Weight Changes Influence Risk of Diabetes Over Course of Life

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Researchers found that participants who were obese and lost weight had a significantly lower risk of diabetes.
Researchers found that participants who were obese and lost weight had a significantly lower risk of diabetes.

HealthDay News — Changes in weight influence the risk of diabetes, with lower risk of diabetes for obese individuals who lose weight vs stable obesity, according to a study published online in Diabetes Care.

Andrew Stokes, PhD, from the Boston University School of Public Health, and colleagues categorized individuals into 4 weight-change groups from young adulthood to midlife: stable non-obese, losing (moved from obese to non-obese), gaining (moved from non-obese to obese), and stable obese.

Weight change was related to incident diabetes over 10 years of follow-up.

The researchers found that, compared to those with stable obesity, those who were obese and lost weight had a significantly lower risk of diabetes (hazard ratio [HR], 0.33). Lower risk was also seen for those who were stable non-obese (HR, 0.22) and those in the gaining category (HR, 0.70).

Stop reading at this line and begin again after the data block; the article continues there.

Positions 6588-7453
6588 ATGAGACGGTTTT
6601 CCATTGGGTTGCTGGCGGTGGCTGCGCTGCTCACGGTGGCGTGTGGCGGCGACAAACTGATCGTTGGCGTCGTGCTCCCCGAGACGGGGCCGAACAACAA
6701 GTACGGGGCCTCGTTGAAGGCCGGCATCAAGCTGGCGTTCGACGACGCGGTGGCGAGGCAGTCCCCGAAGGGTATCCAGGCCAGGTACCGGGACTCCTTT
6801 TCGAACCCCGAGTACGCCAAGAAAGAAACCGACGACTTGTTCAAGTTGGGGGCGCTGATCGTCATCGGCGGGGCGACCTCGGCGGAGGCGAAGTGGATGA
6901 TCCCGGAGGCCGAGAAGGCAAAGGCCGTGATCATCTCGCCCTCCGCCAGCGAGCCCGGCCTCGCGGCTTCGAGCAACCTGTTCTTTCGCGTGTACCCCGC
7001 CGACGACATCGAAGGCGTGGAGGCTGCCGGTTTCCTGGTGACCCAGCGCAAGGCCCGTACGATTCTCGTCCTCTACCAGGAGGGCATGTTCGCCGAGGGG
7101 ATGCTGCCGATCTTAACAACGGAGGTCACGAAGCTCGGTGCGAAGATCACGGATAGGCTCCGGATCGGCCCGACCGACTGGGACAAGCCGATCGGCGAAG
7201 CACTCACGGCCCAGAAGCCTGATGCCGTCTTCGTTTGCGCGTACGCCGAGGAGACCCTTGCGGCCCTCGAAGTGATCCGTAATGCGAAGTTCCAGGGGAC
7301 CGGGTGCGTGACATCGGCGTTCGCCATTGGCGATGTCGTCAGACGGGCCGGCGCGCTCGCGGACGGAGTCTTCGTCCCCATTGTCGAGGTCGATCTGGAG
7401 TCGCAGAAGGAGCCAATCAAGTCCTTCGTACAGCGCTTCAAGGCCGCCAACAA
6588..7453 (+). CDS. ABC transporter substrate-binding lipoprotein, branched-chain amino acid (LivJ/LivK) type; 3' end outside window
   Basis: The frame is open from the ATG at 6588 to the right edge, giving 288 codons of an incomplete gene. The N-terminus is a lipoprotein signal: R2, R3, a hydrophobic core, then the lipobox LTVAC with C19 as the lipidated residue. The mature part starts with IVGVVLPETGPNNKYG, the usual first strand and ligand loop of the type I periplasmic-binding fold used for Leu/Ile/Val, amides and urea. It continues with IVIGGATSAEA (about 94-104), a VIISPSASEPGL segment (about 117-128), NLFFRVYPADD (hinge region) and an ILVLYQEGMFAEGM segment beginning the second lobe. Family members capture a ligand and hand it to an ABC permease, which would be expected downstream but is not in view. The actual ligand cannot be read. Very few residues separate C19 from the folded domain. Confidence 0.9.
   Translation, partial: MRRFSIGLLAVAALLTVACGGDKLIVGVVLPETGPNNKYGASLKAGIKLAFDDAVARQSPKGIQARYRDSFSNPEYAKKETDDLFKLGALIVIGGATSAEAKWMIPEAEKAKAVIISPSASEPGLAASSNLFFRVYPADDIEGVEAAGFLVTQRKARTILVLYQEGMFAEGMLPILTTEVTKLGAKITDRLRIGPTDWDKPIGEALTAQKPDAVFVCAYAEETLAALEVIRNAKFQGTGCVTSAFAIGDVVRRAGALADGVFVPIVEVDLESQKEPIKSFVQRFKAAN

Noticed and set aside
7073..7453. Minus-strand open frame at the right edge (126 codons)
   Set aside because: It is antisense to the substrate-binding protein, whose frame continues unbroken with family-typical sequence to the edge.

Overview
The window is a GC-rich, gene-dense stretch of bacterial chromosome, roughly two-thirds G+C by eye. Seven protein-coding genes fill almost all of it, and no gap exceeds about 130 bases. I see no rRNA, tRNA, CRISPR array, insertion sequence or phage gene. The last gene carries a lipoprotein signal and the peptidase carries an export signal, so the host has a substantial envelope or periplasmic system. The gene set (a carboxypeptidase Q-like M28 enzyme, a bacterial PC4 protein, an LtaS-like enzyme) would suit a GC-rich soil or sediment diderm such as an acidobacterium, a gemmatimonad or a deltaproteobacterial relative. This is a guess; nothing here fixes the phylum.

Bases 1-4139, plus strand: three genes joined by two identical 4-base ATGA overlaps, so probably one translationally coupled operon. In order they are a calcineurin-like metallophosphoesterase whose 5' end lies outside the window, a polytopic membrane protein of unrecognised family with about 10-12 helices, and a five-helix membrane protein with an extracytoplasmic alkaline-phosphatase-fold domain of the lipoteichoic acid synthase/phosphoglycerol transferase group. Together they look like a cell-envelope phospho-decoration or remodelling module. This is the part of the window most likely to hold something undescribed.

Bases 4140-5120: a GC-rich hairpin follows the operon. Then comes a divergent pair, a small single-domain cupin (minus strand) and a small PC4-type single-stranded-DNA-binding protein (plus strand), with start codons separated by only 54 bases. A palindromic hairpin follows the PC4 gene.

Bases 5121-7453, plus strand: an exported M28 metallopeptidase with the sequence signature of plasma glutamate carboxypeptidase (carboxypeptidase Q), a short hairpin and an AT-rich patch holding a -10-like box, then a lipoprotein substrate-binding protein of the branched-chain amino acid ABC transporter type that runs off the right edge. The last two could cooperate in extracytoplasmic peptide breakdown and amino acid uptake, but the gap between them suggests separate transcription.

Compared with individuals who were stable non-obese, there was evidence of an increased incidence of diabetes among obese individuals who lost weight; weight loss was rare and the correlation was not statistically significant. During the 10-year period, an estimated 9.1% of observed diabetes cases could have been averted if those who were obese had become non-obese; 64.2% of cases could have been averted if the population had maintained a normal body mass index.

"The findings from this study underscore the importance of population-level approaches to the prevention and treatment of obesity across the life course of individualS," the authors write.

Several authors disclosed financial ties to Johnson & Johnson and Ethicon (a Johnson & Johnson Company), which partially funded the study.

Reference

Stokes A, Collins JM, Grant BF, et al. Obesity progression between young adulthood and midlife and incident diabetes: a retrospective cohort study of US adults [published online March 5, 2018]. Diabetes Care. doi: 10.2337/dc17-2336 

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